Archive for June, 2020

Statement of Solidarity from the Executive Council of the International Society for the Study of Narrative

Thursday, June 4th, 2020

The memory of Emmett Till continues to haunt, and the malice that motivated his murder is alive and well. All over the world, from Minneapolis to Paris, from Salt Lake City to New York City, from Rio de Janeiro to London and Berlin, the outrageous murders of people of African descent have moved people with antiracist conscience to protest and hold accountable a system that devalues the lives of our African American brothers and sisters. The names of the victims call out for recognition and action. We say their names. Ahmaud Arbery, murdered in Brunswick, Georgia, while on a jog. Breonna Taylor, murdered by police officers in Louisville, Kentucky while she slept in her own home. George Floyd, asphyxiated by police officers in Minneapolis, Minnesota. These grotesque killings recall a legacy of injustices against people of African descent such as Adama Traoré in France, the victim of police violence. Freddy Gray in Baltimore, Maryland. Tamir Rice in Cleveland, Ohio. Sandra Bland near Houston, Texas. Philando Castile. Walter Scott. Eric Garner. Alton Sterling. Michael Brown. And so many more.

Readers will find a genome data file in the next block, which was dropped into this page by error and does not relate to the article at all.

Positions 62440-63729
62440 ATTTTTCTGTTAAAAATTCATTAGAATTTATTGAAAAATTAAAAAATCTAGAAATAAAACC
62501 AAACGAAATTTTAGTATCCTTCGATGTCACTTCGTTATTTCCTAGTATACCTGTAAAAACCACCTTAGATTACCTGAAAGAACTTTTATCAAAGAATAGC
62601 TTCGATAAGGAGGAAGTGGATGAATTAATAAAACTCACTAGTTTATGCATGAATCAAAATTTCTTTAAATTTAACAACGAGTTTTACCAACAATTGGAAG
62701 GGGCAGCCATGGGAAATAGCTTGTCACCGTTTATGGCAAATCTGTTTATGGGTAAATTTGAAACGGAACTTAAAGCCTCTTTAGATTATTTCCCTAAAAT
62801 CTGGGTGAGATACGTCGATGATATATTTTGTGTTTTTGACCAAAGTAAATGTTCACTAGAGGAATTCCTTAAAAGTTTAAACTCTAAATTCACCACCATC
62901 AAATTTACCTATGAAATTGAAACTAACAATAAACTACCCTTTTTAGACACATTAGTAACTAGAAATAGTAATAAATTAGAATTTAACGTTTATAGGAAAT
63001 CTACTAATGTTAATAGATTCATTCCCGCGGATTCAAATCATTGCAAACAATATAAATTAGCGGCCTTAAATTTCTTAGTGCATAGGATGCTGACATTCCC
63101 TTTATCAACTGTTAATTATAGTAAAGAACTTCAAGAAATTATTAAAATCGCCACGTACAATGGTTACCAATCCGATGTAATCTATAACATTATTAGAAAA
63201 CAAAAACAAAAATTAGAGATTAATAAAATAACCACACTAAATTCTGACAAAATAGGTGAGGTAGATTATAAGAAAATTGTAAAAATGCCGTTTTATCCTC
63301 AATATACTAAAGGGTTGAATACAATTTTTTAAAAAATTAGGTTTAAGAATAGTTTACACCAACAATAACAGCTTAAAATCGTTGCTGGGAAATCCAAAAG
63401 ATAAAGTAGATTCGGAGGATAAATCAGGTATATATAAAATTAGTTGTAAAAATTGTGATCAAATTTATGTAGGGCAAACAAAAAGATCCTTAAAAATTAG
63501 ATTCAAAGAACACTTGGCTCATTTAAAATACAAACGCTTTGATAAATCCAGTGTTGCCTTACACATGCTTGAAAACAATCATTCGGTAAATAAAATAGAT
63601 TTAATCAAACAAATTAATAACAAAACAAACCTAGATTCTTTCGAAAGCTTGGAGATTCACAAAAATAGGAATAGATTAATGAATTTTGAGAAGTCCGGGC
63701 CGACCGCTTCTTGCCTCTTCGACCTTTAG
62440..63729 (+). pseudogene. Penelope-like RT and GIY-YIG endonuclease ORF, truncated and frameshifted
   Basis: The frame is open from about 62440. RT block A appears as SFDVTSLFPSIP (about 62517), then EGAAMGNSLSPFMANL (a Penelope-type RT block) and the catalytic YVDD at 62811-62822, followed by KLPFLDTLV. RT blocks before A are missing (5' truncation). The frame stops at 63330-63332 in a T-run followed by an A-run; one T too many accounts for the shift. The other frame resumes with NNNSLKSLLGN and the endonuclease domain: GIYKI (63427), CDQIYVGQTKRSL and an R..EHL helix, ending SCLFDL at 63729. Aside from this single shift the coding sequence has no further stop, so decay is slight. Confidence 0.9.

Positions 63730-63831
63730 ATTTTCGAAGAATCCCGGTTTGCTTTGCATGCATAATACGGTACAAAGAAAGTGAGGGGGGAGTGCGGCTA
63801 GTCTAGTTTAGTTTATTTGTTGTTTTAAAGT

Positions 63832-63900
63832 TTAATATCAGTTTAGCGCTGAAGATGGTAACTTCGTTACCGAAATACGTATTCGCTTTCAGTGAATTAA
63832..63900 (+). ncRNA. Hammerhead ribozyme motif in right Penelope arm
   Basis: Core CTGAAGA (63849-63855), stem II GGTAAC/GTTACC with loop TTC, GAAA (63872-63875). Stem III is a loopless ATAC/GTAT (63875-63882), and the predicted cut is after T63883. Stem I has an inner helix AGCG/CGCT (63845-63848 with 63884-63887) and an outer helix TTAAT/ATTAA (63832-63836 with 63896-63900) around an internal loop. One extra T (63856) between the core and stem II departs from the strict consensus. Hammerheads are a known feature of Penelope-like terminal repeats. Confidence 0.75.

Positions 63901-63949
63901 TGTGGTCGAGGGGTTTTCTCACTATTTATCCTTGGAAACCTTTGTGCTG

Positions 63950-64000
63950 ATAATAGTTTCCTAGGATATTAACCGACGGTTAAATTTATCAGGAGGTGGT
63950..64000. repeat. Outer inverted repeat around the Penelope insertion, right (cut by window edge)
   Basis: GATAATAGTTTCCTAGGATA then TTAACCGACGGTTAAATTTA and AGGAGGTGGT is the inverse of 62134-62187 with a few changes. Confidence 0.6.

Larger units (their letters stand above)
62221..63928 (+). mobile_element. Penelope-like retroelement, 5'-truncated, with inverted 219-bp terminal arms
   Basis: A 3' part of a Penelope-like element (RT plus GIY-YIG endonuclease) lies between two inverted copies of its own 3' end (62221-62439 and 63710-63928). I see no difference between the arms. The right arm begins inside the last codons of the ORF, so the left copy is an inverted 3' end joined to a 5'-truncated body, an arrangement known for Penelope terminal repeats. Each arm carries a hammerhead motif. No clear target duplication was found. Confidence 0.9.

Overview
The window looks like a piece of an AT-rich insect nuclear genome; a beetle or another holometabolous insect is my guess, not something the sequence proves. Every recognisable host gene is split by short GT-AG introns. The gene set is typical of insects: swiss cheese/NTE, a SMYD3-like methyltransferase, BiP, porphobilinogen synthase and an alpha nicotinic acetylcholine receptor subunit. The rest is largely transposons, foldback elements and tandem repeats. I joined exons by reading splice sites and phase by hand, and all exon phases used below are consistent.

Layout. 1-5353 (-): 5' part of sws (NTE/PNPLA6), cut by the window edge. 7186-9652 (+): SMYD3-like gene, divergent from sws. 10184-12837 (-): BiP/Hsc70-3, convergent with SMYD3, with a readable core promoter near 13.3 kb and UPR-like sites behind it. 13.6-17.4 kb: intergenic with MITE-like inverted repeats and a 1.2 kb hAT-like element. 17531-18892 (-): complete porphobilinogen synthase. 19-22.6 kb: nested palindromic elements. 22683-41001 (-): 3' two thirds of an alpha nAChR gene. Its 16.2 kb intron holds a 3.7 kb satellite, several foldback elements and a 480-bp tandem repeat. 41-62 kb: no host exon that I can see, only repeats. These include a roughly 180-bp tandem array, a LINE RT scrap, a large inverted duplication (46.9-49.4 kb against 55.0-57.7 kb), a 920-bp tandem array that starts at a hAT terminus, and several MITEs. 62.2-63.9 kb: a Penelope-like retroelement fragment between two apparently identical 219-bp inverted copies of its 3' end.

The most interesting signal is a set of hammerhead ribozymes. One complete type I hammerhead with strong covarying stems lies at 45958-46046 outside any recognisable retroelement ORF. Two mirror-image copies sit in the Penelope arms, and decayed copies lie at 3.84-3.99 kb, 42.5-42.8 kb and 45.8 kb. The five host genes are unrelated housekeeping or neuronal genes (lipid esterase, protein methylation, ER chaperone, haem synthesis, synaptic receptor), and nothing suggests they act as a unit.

We are outraged at these continued abuses of power, committed by those sworn to protect and serve all of the public. We denounce racial hatred and the violence it incites. We grieve with the victims of such hostility and their families and friends, and our hearts go out to everyone who suffers at the hands of white supremacist ideologies and racist systemic structures. We stand in solidarity and protest with all who want to reform biased systems and help bring about a world free of hatred, discrimination, and prejudice. Those of us with privilege must use it to maximum positive effect. Now, more than ever, it is time to make unequivocal the position that the status quo is intolerable, and that what is insufferable to the least privileged of us is insufferable to us all.

We invite all members of the Narrative Society to recognize the need for action. While we know there is much more work ahead of us, we are proud to state our unity in the position that we are better as an organization when everyone is seen with the same inherent worth, irrespective of culture, creed, nationality, language, gender, sexual orientation, race, ethnicity, and ability. Today, we reaffirm our commitment to social justice. Now is the time to immerse ourselves in narratives and narrative scholarship that can help academia continue to confront its investment in and engagement with systemic racism, and with the systemic failures by which it is bolstered. It will take everyone to change the system for the better, and it will require all forms of response to make it happen. We invite you to consider which responses you want to undertake and to act accordingly. Here is a partial list: to engage in peaceful protest; to educate ourselves more on inequality, privilege, and racism; to incorporate these issues in our teaching and scholarship; to facilitate the sharing and understanding of narratives of resistance and reform; to comfort and support a friend; or to stand up, confront, and denounce hatred when you see it. We invite all of our society members to participate in positive change wherever possible. Together we can be part of the change we need and desire.